Thursday, June 7, 2012
Paul Roberts and Jill Hunter (University of Nottingham and affiliation not provided to SSRN) have posted Introduction - The Human Rights Revolution in Criminal Evidence and Procedure (CRIMINAL EVIDENCE AND HUMAN RIGHTS: REIMAGINING COMMON LAW PROCEDUREAL TRADITIONS, P. Roberts and J. Hunter, eds., Hart Publishing, 2012) on SSRN. Here is the abstract:
Criminal procedure in the common law world is being recast in the image of human rights. The cumulative impact of human rights laws, both international and domestic, presages a revolution in common law procedural traditions.
This is the thematic introductory chapter to Roberts and Hunter (eds), Criminal Evidence and Human Rights: Reimagining Common Law Procedureal Traditions (Hart Publishing, 2012). The edited collection comprises 16 new essays exploring various aspects of the ‘human rights revolution’ in criminal evidence and procedure in Australia, Canada, England and Wales, Hong Kong, Malaysia, New Zealand, Northern Ireland, the Republic of Ireland, Singapore, Scotland, South Africa and the USA.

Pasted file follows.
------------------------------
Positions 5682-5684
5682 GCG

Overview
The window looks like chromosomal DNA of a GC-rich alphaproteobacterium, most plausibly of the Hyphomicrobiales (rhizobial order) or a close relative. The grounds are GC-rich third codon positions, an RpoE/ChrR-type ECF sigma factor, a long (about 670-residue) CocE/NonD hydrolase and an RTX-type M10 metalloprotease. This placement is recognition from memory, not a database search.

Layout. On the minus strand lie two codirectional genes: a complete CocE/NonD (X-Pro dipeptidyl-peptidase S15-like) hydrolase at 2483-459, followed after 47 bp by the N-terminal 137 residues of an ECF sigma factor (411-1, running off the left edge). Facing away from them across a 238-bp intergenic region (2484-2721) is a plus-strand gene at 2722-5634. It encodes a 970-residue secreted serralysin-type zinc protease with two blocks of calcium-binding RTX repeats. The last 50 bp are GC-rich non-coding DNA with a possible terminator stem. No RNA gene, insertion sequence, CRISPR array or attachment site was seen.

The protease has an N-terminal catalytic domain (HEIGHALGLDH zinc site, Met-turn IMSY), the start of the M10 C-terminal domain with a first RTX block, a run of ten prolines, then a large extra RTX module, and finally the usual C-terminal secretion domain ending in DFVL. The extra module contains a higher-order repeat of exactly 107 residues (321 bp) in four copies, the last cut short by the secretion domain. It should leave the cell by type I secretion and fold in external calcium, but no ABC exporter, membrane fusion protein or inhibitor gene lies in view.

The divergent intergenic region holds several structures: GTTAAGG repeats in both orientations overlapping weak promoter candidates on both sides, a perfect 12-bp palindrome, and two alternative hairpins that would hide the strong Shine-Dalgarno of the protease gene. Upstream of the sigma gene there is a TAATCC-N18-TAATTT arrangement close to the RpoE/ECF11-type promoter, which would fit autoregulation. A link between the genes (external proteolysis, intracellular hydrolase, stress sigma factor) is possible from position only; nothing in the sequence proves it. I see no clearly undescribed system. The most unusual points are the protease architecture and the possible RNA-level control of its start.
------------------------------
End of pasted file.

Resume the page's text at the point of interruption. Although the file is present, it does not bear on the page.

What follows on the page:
This prefatory essay summarises the main themes and topics developed in each subsequent chapter, and indicates their relationship to the project's overarching concept of 'human rights revolution' and its methodological foundations in 'common law comparativism.'